If you have Charles Schwab account I suggest you take action now to protect your asset from being hacked. I’ll talk about how and briefly talk about why:
- Before you start, think of an English word that is hard for others to guess but easy for you to remember, between 8 and 16 characters.
- Give Schwab a call, you can search online to find their official 800 number.
- In their voice menu, say you want to talk to a representative.
- Once someone answers your call, tell them you want to set up a “verbal password”.
- Answer their verification questions and get it setup.
If at step 4 you are asked to provide “verbal password” and you never set it up before, you should feel alerted and you may want to visit a Charles Schwab branch to get it resolved.
If you don’t do so, there is a chance that some imposters can call Schwab ahead of you to set that up. Once it’s set up, when you call Schwab and talk to a representative in future, you will have to tell them your “verbal password” which you do not know! So the best way to protect your assets is to call now ahead of the imposters. (It’s not the most ideal way in my opinion, but it is the best I am aware of now.)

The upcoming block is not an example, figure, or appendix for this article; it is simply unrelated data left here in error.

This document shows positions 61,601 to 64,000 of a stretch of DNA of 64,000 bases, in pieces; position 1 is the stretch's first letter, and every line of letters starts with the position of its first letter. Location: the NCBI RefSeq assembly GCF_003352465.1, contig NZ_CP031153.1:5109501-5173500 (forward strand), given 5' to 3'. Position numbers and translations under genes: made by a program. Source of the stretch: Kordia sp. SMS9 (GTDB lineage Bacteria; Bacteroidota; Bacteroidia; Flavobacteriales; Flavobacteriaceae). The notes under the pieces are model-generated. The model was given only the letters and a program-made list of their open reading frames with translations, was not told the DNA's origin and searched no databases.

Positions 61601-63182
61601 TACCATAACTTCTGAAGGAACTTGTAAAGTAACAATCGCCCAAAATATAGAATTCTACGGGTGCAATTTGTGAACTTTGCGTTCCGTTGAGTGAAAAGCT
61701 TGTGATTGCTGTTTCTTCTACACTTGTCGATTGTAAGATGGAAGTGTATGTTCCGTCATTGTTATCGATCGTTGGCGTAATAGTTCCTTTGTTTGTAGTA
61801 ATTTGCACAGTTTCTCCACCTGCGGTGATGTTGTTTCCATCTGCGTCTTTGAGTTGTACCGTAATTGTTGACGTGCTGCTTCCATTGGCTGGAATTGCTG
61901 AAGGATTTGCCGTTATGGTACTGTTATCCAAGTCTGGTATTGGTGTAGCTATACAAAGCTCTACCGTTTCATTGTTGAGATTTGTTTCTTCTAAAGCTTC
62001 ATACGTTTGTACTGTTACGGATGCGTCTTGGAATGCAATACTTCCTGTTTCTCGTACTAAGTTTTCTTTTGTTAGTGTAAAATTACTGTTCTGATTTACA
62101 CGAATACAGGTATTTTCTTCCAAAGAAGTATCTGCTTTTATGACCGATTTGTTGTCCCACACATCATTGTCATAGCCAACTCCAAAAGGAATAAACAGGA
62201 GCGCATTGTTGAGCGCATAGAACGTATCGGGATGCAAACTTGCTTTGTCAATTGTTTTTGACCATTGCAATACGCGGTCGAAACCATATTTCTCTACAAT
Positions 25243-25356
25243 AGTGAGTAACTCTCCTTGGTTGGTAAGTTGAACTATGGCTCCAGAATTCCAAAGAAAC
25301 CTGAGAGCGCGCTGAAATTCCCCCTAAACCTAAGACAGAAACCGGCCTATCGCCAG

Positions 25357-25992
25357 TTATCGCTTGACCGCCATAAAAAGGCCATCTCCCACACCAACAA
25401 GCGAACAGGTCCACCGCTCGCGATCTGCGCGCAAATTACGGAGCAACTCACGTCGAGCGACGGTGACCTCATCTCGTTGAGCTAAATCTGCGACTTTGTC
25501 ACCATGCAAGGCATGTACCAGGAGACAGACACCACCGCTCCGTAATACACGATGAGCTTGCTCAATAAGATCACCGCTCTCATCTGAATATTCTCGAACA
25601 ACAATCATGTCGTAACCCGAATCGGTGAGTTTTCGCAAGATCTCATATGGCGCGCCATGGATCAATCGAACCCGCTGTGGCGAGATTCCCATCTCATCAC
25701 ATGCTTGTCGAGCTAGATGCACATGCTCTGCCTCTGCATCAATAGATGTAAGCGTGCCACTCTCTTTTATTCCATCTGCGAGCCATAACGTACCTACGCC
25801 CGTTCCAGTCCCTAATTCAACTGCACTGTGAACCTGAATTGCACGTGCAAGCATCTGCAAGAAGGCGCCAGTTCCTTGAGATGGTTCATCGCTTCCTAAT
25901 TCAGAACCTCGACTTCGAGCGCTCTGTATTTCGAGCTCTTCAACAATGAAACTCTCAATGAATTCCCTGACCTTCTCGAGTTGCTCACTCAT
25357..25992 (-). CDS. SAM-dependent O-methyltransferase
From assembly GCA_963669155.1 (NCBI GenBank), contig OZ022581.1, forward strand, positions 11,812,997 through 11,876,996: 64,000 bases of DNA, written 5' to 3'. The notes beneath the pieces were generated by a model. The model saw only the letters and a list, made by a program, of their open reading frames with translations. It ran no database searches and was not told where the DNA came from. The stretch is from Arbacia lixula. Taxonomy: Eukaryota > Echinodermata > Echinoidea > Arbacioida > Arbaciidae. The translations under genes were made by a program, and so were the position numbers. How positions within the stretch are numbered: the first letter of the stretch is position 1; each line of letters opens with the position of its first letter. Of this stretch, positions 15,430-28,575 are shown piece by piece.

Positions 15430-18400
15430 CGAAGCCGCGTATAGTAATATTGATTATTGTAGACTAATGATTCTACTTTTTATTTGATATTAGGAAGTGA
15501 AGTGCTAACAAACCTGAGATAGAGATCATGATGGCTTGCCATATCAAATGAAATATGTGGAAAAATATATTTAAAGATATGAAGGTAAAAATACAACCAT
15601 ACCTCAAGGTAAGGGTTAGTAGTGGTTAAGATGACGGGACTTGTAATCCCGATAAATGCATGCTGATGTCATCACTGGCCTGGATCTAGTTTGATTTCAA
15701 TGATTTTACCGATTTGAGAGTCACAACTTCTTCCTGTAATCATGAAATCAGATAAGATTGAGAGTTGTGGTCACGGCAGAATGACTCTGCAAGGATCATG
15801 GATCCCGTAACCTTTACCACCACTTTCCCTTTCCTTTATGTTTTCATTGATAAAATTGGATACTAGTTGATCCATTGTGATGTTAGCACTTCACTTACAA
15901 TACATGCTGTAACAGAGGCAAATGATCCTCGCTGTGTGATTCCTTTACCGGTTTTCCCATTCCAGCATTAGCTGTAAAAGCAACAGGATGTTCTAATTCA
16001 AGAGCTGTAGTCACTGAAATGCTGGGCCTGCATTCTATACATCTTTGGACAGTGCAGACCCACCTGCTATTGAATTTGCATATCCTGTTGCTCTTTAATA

I will not talk publicly about details about how imposters use this to steal your money for obvious reasons. I can only say some of my colleagues got money either stolen or nearly stolen, so this is serious and urgent. And for my readers, I suggest spread the word cautiously because imposters are watching too.
Disclaimer: The views and opinions expressed in this blog post are those of the author and do not necessarily reflect the official policy or position of any organization, company, or individual. The information provided is based on the author’s personal experience and understanding, and it is recommended to independently verify any information before taking any action. The author is not responsible for any direct, indirect, incidental, consequential, or any other damages arising out of or in connection with the use of this blog or its contents.